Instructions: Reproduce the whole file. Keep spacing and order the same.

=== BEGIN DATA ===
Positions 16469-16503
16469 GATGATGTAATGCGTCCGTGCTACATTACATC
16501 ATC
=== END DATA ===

Positions 16469-16503
16469 GATGATGTAATGCGTCCGTGCTACATTACATC
16501 ATC